Mary Douglas’s interpretation makes good sense when we read the continuation of God’s words to Moses, and see that there are judicial penalties for murder, damage to persons, property and animals, the punishments being of varying severity, depending on the offence; an eye for an eye and a tooth for a tooth.

Midrash offered interesting interpretations of the Shelomith narrative. It was suggested that the Egyptian father was the same Egyptian taskmaster killed by Moses. Shelomith was so called because she was excessively free and easy with passing men, always addressing them with the words ‘Peace to you’ which is a play on the name Shelomith, connected with shalom. Likewise, the meaning of Dibri is associated with speech, and Midrash says that Shelomith was too talkative.

One midrash interprets the fight as being between the son of the Egyptian and members of the tribe of Dan. He wanted to pitch his tent among them, on the grounds that his mother was of the tribe of Dan, but they excluded him. They told him: ‘Scripture says: ‘The Israelites shall camp each with his standard, under the banners of his father’s house’ This puts forward a very negative view of the Danites, isolating the protagonist and driving him to despair. Moses also is depicted in the midrash as siding with the Danites, because the man was considered a mamzer, ie born of an adulterous union.

As it happens, the verb ‘to stone’, רגם, and, in other instances סקל, is not the same as the word for a stone in an non-verbal context, which is אבן. The meaning of the biblical verb to stone is connected with pelting or hurling.

Moreover, there are several different Hebrew words which are translated as blaspheme in English language bibles; they are all connected with cursing, in the transitive sense, where someone or something is being cursed.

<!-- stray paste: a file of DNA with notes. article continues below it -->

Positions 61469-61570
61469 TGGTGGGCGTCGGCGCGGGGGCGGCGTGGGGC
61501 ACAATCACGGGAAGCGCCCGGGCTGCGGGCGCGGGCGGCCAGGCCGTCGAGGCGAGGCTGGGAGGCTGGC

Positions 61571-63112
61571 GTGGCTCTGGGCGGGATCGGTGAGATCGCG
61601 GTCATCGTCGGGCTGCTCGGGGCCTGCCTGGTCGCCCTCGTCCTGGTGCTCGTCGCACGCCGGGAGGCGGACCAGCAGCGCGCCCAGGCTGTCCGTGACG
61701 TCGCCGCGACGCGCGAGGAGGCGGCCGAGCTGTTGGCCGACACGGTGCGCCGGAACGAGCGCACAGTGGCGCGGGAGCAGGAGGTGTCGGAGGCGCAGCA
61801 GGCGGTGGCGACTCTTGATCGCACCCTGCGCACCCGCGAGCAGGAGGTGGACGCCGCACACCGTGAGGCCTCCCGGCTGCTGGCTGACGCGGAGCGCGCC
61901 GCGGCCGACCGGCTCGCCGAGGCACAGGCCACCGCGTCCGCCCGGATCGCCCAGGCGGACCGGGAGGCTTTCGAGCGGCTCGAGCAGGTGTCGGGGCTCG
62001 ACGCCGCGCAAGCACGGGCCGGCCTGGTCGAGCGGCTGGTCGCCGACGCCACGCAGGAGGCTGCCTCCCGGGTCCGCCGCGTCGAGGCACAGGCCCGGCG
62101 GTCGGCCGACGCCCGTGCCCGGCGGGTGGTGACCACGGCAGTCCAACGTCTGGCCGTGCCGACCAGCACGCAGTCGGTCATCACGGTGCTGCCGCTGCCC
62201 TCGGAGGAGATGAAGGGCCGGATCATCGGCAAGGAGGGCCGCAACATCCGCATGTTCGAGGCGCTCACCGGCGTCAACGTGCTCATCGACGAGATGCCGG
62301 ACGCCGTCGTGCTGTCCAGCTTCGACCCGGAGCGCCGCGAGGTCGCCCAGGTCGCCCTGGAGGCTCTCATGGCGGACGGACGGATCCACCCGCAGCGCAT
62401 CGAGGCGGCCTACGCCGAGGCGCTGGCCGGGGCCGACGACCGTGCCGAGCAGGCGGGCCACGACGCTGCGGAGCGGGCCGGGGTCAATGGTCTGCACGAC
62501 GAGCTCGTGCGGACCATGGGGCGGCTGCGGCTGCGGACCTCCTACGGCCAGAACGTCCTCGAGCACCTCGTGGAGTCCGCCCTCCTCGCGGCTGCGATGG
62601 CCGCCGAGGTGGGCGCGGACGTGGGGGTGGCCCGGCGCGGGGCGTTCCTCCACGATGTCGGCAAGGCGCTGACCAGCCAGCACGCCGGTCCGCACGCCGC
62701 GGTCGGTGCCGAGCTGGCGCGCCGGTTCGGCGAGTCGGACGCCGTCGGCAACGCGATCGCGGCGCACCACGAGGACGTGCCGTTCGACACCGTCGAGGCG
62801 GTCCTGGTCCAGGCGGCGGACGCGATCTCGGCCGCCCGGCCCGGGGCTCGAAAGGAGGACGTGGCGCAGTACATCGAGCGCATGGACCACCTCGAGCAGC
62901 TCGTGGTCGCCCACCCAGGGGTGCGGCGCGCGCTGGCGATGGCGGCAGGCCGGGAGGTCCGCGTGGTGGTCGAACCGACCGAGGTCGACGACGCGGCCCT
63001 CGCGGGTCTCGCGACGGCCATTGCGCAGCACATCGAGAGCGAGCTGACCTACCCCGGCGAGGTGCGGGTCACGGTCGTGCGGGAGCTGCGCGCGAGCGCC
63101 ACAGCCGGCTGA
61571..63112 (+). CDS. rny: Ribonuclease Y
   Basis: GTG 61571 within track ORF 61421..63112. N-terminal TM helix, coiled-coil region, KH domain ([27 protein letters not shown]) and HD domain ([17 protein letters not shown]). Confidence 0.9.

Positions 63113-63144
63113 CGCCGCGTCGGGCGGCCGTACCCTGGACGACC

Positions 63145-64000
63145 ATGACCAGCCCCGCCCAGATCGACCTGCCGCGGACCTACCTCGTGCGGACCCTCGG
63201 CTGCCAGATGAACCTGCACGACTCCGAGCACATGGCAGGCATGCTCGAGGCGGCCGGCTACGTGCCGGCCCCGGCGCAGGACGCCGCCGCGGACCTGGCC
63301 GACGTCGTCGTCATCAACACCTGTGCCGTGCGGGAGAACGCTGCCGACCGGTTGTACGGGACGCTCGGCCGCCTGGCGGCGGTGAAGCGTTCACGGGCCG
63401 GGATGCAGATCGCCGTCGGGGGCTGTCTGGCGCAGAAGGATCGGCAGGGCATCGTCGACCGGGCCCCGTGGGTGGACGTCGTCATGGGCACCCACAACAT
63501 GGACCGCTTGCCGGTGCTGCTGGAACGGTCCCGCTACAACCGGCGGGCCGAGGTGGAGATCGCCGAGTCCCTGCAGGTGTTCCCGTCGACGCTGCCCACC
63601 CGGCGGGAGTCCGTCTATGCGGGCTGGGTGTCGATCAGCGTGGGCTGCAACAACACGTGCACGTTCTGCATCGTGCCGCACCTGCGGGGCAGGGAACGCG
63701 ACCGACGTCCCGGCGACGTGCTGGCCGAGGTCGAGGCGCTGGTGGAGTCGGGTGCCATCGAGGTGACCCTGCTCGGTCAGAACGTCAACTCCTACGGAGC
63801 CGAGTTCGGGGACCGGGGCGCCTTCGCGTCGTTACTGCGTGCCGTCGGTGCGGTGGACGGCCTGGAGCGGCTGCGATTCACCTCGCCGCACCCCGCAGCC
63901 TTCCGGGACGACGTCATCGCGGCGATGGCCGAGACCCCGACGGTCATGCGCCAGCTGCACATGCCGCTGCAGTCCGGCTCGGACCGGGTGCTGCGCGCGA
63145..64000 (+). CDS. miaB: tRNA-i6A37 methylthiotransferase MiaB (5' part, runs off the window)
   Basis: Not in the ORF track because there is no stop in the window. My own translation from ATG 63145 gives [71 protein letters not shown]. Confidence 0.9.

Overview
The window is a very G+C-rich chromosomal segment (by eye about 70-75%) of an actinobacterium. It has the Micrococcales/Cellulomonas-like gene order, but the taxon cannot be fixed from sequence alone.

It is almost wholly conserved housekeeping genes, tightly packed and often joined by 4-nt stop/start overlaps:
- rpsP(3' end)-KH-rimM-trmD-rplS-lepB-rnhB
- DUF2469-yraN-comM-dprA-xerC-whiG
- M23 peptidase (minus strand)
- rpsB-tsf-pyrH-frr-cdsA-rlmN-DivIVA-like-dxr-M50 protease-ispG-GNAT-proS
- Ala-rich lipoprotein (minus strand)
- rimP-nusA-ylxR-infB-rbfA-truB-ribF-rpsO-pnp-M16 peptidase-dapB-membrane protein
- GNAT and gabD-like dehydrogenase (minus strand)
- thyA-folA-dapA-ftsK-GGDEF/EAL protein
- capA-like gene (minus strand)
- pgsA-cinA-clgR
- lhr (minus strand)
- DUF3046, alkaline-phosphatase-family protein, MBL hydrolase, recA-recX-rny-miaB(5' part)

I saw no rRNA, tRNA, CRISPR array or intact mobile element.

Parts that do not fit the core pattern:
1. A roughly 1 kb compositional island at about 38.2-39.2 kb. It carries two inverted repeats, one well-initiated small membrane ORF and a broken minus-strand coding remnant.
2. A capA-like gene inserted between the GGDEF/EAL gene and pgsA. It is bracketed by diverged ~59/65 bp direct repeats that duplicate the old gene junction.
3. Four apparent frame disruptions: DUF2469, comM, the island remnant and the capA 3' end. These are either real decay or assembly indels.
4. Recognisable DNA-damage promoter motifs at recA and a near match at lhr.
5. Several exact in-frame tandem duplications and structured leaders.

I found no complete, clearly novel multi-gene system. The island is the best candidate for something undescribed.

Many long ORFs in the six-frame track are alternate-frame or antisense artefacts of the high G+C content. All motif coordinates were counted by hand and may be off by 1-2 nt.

In this country, the UK, the offences of blasphemy and blasphemous libel were abolished as late as 2008. You may remember Mary Whitehouse bringing a successful private prosecution against Gay News in 1976. Prosecutions for blasphemy tended to target freedom of expression in controversial literature or plays. Blasphemy as a crime was about words rather than deeds.

In our own time, talk of blasphemy or of stoning is associated with extreme, intolerant and violent penal systems, yet here is an account of it, in our own scripture. What can we do with it? Or what can we take from it? Perhaps just this: that speech is an act which generates consequences, and contemptuous speech, directed against people or against God, can be a potent weapon, causing injury or desecration. This is why we have laws against libel, slander and incitement to violence or hatred.

It goes without saying that the only place for stoning with stones is on the set of The Life of Brian.


Genesis 50:1-26 3 January 2015
vayehi image

When I was a child in the nineteen-fifties, there was a stigma associated with men crying. Men, as depicted in all my reading books, were married with two children, a boy and a girl, came home at six and enjoyed a nutritious meal of meat and two veg which the wife had prepared, after wringing the laundry through the mangle and dusting the flying ducks on the lounge wall. Boys learned and men knew that crying was an indulgence more suited to women and girls.

Well in the bible, it is the norm for men to weep. Jacob does it, Saul and David do it and now, I come to think of it, the leading men of the New Testament do it. Joseph, the great Viceroy of Egypt, does it again and again.

Joseph weeps when he hears his brothers speaking among themselves, admitting their guilt; he weeps when he sees Benjamin. When he discloses his true identity to his brothers he weeps so loudly that all the Egyptians in Pharaoh’s house can hear. Then he and Benjamin weep together, and Joseph kisses all his brothers, and weeps. The brothers bring their father Jacob to Egypt so that he can be reunited with Joseph. When Joseph sees Jacob, he falls on his neck and cries a long while, though, as it happens, Jacob does not cry.